• The Book
  • The Author
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The Book

One who does pious reading of this book will be benefitted of this world and other worlds also.

The Author

Shankar Bhatt! Write about all the sportive plays faithfully in ‘Charitāmrutam’ exactly as they are, and exactly as you see them.


Reading of this book greatly helps in correcting the mental world. Even when this great book is preserved in your room of worship it causes auspicious vibrations.

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Srīpāda Srīvallabha Charitāmrutam: The Author

“The Charitāmrutam is a live stream of a glorious consciousness.”
- Srīpāda

Acquiring the Srīpāda biography Overview Charitāmrutam | The Book The Reappearance of the Book Statements | Dedicated Reading
Shankar Bhatt

“From the time I started from the Udipi area till I reached Kuruvapuram many wonderful and strange things were taking place. I wanted to write a book about them and obtain the permission of the Srīguru Sārvabhūma. I wanted to request Srīpāda in this regard after getting His dārshan.” – Shankar Bhatt.

The biography of Srīpāda Srīvallabha (1320 – 1350) was written by a contemporary, Shankar Bhatt. While introducing the topic of the book – the events around the first incarnation of Lord Dattatreya in Kali Yuga, the present Dark Age - he presents himself as coming from Karnataka, a state in the southwestern region of India. He calls himself an ignorant and illiterate person and humbly submits the entire work as an expression of Srīpāda’s divine will and blessing. Nevertheless, he is the author of a stupendous multi-faceted work of profound spirituality, well designed and written. Throughout the book he maintains the stance of a reporter who endeavours to objectively describe what he witnesses and hears. He tries not to judge but to record events and encounters. He notes down his own experiences as well as the descriptions and teachings he hears from others. He is not writing from the perspective of an uninvolved observer but rather allows us to participate in his inner processes – his questions and doubts, his crises and tribulations, his awe and astonishment.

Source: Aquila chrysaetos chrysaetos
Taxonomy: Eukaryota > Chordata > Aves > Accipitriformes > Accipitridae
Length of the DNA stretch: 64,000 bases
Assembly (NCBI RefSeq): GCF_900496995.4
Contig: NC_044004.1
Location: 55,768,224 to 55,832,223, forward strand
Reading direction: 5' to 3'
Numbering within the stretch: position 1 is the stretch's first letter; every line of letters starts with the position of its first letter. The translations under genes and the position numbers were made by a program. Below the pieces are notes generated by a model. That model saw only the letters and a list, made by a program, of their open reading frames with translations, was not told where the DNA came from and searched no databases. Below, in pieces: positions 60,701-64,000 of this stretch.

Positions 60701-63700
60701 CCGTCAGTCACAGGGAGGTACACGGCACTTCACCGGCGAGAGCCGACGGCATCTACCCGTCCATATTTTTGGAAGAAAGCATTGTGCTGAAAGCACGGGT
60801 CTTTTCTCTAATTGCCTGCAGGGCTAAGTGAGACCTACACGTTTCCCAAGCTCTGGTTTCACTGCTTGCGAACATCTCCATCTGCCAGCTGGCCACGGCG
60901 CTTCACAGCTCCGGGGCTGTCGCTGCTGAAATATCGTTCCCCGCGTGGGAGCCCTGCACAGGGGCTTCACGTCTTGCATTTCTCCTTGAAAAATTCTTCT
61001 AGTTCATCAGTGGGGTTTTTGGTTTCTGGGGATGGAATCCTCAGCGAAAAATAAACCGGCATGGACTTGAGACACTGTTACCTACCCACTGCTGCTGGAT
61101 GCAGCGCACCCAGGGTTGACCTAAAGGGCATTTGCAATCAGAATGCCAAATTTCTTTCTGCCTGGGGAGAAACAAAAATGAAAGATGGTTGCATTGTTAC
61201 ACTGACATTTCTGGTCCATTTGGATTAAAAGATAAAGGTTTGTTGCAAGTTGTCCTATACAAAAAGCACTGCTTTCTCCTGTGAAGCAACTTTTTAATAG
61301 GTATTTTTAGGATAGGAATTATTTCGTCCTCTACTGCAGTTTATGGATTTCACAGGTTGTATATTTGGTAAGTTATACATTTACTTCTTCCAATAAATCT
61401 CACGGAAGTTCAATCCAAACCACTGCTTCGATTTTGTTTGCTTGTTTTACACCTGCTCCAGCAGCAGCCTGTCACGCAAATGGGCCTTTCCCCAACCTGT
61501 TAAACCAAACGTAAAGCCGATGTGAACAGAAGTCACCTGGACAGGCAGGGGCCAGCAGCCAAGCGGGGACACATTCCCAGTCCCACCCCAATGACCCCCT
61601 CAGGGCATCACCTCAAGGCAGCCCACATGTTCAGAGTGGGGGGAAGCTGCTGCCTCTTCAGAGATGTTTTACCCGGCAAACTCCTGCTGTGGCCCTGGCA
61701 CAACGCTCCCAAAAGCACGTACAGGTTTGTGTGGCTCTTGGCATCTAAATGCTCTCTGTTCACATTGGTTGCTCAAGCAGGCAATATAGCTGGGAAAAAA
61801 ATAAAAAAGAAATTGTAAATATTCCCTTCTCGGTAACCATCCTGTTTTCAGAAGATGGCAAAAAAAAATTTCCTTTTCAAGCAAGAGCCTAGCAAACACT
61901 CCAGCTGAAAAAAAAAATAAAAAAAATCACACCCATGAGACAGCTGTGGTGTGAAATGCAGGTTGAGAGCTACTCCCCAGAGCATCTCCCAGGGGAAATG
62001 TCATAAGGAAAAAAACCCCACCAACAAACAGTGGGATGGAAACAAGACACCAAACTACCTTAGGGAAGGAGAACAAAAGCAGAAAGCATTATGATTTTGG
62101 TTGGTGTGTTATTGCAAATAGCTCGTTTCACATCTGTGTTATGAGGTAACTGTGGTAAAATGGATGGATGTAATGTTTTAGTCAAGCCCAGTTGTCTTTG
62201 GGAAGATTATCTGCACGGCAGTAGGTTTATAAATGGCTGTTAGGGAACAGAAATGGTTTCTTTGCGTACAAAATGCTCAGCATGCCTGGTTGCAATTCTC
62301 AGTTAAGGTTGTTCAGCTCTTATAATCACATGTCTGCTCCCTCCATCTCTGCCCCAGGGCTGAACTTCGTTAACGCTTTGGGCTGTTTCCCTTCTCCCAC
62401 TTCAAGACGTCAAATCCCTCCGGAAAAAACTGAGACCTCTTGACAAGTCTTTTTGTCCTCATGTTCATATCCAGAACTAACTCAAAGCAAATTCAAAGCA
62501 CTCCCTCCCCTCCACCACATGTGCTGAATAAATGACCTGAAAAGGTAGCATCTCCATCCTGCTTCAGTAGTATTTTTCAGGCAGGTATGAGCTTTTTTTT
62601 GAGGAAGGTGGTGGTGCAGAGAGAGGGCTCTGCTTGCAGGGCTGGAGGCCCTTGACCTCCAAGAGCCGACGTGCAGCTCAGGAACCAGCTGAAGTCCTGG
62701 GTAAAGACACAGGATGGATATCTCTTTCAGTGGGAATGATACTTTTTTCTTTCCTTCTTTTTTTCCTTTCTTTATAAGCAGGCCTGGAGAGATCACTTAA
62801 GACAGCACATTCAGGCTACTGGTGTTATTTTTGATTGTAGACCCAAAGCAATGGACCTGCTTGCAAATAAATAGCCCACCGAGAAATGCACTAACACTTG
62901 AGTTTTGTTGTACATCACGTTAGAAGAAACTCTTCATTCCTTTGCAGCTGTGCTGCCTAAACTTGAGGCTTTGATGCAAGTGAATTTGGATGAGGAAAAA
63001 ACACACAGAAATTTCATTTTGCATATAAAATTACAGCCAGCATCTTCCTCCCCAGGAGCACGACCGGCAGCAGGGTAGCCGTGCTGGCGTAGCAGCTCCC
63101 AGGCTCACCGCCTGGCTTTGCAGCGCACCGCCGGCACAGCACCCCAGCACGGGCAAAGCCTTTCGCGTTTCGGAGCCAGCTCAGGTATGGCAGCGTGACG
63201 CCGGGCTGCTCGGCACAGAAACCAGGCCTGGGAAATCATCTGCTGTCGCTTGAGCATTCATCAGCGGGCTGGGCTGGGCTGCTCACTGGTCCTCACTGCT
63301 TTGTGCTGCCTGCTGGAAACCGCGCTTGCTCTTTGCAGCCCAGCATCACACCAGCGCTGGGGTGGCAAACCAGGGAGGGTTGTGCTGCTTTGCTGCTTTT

He was already on a pilgrimage before he begins writing of the book. From his remarks we can infer that he already walked at least 1000 kilometres. He was following a hint from Srī Krishna to see the deity of Srī Kanyakā Paramēswari in a temple at the southernmost point of India. From her Shankar Bhatt receives the call to visit her brother Srīpāda Srīvallabha in Kuruvapuram. The place is located on an island in the Krishna River, in a distance of about 1200 kilometres. Shankar Bhatt has never heard of Srīpāda before but without any doubt he immediately starts his epic journey totalling several thousand kilometres. It is the year 1336 – Srīpāda has just disappeared from His birth place in Pīthikapuram and is at that time on a tour to Kashi (Benares) and the Himalayas by “yogic travelling”.